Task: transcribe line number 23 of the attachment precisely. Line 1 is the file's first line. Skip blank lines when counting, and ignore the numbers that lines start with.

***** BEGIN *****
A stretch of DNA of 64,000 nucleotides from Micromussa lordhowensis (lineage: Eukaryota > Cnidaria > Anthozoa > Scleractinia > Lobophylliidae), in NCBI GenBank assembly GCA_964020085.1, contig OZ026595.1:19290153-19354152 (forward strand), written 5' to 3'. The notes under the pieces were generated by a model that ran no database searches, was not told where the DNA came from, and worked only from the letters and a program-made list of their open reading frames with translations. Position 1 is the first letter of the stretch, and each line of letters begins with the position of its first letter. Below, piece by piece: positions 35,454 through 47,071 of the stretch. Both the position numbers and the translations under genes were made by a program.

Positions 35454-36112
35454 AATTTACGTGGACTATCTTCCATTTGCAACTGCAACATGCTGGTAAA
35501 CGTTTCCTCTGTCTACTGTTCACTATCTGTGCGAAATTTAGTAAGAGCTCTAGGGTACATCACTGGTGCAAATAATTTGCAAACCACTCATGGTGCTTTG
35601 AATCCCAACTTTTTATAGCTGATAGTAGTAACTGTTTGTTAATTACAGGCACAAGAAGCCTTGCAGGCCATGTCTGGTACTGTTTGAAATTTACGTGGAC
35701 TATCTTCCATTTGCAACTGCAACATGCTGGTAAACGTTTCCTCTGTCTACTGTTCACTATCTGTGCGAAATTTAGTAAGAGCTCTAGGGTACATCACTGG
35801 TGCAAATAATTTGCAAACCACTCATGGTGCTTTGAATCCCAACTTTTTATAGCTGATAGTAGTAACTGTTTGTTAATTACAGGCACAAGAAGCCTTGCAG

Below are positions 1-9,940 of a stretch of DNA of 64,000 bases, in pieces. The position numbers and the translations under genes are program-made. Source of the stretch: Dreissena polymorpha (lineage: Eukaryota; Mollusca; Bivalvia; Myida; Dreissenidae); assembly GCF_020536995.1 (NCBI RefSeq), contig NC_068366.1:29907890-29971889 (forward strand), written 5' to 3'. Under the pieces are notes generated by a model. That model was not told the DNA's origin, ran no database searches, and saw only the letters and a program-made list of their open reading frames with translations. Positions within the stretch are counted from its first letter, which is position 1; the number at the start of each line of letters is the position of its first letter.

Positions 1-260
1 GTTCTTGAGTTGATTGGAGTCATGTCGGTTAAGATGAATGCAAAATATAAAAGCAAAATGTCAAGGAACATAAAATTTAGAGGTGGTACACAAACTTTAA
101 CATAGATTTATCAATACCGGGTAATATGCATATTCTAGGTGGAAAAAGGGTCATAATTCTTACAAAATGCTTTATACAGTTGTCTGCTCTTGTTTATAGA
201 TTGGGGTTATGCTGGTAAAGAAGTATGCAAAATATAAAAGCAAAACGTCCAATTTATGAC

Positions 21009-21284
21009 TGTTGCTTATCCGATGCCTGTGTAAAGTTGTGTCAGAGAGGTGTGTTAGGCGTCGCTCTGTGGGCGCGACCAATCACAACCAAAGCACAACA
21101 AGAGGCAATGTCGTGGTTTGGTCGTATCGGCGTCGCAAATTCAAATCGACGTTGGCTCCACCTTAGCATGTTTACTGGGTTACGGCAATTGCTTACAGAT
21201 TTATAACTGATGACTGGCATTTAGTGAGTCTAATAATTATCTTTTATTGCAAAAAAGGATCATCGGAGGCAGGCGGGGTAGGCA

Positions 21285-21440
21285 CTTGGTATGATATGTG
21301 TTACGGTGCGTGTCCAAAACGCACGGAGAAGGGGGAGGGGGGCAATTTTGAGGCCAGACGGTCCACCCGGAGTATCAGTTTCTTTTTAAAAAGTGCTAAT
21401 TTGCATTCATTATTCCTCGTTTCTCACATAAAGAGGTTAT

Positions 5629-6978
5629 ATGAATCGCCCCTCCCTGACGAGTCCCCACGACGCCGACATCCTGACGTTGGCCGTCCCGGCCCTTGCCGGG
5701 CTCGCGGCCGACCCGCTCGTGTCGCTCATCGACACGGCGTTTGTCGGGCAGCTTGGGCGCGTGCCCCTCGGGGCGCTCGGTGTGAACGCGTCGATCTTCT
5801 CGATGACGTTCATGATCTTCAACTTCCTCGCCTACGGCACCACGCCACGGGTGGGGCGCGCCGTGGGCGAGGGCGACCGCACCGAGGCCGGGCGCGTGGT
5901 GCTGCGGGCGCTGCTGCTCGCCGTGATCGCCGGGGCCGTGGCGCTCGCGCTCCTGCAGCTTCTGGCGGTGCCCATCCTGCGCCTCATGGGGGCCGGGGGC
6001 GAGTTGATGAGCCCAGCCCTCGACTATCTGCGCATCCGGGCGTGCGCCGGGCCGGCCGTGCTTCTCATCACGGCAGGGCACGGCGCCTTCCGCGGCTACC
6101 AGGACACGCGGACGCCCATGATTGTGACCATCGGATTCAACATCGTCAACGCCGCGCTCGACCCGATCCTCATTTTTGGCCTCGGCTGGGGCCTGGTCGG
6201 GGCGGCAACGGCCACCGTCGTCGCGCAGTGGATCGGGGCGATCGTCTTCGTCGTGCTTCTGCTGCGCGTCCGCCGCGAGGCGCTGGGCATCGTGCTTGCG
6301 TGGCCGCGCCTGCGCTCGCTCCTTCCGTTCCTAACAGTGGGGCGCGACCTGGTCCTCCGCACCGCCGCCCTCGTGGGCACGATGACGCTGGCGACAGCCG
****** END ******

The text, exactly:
5701 CTCGCGGCCGACCCGCTCGTGTCGCTCATCGACACGGCGTTTGTCGGGCAGCTTGGGCGCGTGCCCCTCGGGGCGCTCGGTGTGAACGCGTCGATCTTCT